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Herchel Smith Fund

 

In October we have the pleasure of welcoming a new cohort of the Herchel Smith Phd Students to the University of Cambridge!

The 2019/20 academic year will mark the 10th anniversary of the Herchel Smith Studentships, which are considered ones of the most prestigious at the University. Bequeathed to both Harvard University and University of Cambridge by the distinguished chemist Dr Herchel Smith, the scholarships give an opportunity for early-career scientists to work on their PhD in life sciences.

We warmly welcome Charlotte, Josh and Alberto and we hope they have a great time at Cambridge!

Read more about the Herchel Smith Studentships here.

Charlotte Dawson

Department of Biochemistry

Charlotte completed her undergraduate studies in Biochemistry and Chemistry

in 2018 at La Trobe University, Australia. She discovered her passion for proteomics during a summer internship in Professor Michelle Colgrave’s lab at CSIRO where she performed targeted analyses of oat peptides. Following this, Charlotte commenced her Honours year with Professor Marilyn Anderson in the Biochemistry department at La Trobe. Her project involved defining protein markers for extracellular vesicles isolated from the pathogenic fungus Candida albicans. For her PhD Charlotte will join the Cambridge Centre for Proteomics under the supervision of Professor Kathryn Lilley. Using quantitative mass spectrometry, she will investigate the RNA-protein interactions involved in the formation of stress granules; specifically how these interactions change in response to cellular insult or during disease pathogenesis. Outside of the lab, Charlotte enjoys playing basketball and has a keen interest in archaeology and ancient history.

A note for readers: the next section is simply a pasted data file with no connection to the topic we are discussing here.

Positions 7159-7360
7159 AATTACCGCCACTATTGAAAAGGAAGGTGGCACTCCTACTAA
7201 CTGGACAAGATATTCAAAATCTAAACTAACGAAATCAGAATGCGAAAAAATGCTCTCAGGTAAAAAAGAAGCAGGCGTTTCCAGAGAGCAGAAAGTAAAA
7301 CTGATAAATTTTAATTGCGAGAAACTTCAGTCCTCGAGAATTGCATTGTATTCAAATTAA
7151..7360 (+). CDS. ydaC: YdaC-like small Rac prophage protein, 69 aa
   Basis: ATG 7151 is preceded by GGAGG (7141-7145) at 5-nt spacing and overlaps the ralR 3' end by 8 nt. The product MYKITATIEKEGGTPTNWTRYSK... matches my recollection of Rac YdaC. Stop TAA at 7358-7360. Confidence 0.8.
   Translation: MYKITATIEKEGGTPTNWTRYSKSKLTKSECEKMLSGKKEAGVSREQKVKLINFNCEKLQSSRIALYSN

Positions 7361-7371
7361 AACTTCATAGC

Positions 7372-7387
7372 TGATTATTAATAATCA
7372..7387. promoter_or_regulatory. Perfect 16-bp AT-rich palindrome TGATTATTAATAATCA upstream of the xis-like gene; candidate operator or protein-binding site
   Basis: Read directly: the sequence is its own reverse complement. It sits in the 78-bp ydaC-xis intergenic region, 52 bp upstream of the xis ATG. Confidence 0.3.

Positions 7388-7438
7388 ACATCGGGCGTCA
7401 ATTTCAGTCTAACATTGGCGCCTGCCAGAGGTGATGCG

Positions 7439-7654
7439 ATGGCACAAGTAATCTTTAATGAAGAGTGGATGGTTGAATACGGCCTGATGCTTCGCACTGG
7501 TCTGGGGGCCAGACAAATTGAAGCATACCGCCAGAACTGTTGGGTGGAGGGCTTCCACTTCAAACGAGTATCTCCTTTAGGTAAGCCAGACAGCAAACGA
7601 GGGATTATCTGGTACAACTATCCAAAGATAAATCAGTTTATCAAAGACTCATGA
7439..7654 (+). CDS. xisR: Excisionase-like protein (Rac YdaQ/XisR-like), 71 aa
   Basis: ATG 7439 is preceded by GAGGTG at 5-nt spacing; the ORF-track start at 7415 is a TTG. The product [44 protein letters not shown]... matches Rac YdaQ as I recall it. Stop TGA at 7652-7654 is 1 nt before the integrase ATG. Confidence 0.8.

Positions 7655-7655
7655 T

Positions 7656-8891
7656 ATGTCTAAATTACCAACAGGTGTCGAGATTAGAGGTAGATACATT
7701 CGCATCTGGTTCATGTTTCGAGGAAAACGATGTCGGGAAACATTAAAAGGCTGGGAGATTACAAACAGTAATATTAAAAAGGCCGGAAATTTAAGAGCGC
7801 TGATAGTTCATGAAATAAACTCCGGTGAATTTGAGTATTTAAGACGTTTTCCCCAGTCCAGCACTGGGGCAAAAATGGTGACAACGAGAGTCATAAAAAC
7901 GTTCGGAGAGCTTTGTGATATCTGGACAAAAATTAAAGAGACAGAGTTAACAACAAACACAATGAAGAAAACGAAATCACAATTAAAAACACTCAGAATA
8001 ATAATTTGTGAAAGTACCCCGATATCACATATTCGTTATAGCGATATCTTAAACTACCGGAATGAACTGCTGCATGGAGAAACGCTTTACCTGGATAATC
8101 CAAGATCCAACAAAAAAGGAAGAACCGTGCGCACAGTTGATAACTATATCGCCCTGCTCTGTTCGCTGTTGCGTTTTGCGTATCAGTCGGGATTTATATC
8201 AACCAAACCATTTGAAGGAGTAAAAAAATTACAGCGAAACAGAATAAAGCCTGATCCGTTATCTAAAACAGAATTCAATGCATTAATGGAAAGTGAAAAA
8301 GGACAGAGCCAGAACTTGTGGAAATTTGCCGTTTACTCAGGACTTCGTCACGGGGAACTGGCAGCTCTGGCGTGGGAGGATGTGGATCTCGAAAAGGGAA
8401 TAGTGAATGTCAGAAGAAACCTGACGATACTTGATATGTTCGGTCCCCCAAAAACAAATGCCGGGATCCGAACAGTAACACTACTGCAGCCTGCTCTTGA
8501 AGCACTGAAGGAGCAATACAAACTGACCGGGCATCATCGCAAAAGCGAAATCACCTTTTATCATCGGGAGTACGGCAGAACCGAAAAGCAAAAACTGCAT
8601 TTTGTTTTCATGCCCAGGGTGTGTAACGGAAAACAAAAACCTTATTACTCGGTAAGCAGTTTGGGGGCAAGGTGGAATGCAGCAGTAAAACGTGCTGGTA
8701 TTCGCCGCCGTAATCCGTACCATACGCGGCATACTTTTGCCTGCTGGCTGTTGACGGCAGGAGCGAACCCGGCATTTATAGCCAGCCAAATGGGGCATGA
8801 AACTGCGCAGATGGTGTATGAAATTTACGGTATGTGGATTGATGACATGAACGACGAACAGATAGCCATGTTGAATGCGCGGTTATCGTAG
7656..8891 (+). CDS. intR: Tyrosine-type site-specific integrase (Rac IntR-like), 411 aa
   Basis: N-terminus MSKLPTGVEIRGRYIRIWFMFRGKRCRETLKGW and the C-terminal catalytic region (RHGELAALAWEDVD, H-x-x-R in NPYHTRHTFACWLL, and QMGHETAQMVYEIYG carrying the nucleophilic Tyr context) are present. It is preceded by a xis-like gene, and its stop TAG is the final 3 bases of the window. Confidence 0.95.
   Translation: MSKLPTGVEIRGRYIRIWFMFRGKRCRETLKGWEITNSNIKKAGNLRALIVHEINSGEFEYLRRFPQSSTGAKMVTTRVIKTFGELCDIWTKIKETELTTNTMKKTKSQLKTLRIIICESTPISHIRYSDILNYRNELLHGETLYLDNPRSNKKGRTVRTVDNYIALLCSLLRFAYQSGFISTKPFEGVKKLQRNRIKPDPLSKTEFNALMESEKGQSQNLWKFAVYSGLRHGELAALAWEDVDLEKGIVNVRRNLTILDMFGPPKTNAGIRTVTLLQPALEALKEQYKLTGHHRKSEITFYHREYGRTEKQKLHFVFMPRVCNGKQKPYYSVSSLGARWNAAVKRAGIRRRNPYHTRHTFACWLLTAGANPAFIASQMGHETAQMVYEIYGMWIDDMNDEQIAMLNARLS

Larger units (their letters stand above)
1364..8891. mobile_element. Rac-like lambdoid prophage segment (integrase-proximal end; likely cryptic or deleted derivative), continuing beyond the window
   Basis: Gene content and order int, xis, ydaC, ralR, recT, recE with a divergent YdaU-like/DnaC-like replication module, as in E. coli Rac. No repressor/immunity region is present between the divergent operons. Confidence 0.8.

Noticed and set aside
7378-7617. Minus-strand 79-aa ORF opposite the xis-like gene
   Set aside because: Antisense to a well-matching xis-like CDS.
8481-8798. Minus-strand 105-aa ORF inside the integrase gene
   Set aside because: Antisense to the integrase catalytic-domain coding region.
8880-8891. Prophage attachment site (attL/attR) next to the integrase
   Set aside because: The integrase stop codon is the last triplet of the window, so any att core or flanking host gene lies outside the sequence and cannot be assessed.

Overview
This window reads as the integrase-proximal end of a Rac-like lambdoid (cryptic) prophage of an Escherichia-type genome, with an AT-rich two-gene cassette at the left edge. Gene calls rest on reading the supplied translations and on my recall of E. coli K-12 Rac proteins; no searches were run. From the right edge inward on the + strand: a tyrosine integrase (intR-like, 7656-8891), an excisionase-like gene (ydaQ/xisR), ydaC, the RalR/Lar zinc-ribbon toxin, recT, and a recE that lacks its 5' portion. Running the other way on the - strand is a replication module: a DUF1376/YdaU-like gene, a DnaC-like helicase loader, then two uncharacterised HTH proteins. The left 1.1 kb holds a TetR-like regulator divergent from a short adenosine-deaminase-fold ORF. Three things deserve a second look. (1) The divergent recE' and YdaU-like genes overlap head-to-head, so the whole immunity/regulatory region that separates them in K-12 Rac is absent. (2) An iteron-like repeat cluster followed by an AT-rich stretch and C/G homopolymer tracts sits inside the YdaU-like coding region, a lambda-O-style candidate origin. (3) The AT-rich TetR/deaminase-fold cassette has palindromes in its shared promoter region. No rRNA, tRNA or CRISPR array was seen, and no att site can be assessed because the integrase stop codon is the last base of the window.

Josh Dickerson

MRC Laboratory of Molecular Biology

I studied for an undergraduate Master’s degree in Biochemistry at the University of Oxford, where I became interested in structural biology. I did my 4th year Part II project in the group of Professor Elspeth Garman, where I was studying the effects of radiation damage to proteins during data collection at various structural biology sources. I wrote simulations to track how X-rays and electrons lose energy as they move through protein samples, and used them to suggest how data collection parameters can be optimised to minimise the extent to which radiation damage manifests. For my PhD, I will continue to work on developing structural biology methods joining the group of Dr. Chris Russo at the MRC Laboratory of Molecular Biology. Here I will study the physical phenomena that are currently limiting electron cryomicroscopy and develop methods to improve the resolving power of the electron microscope.

 

Alberto Echevarría-Poza

Department of Biochemistry

I was born in Spain and, as I was always intrigued by science, I decided to take a BSc in Biotechnology at the University of the Basque Country. During my undergraduate degree, I had the fantastic chance to take part in several summer projects on Plant Biochemistry and Molecular Biology. After being kindly invited to Dupree’s Lab in the Department of Biochemistry to work for a summer on the plant cell wall, I realised that this was a great place where to keep learning. Now I am starting a PhD on the synthesis and degradation of xylan, a polymer forming the plant cell wall and a source of biofuels and biomaterials. During these years, I will try to learn as much as possible so that one day I can also encourage more people to work altogether for the greater good.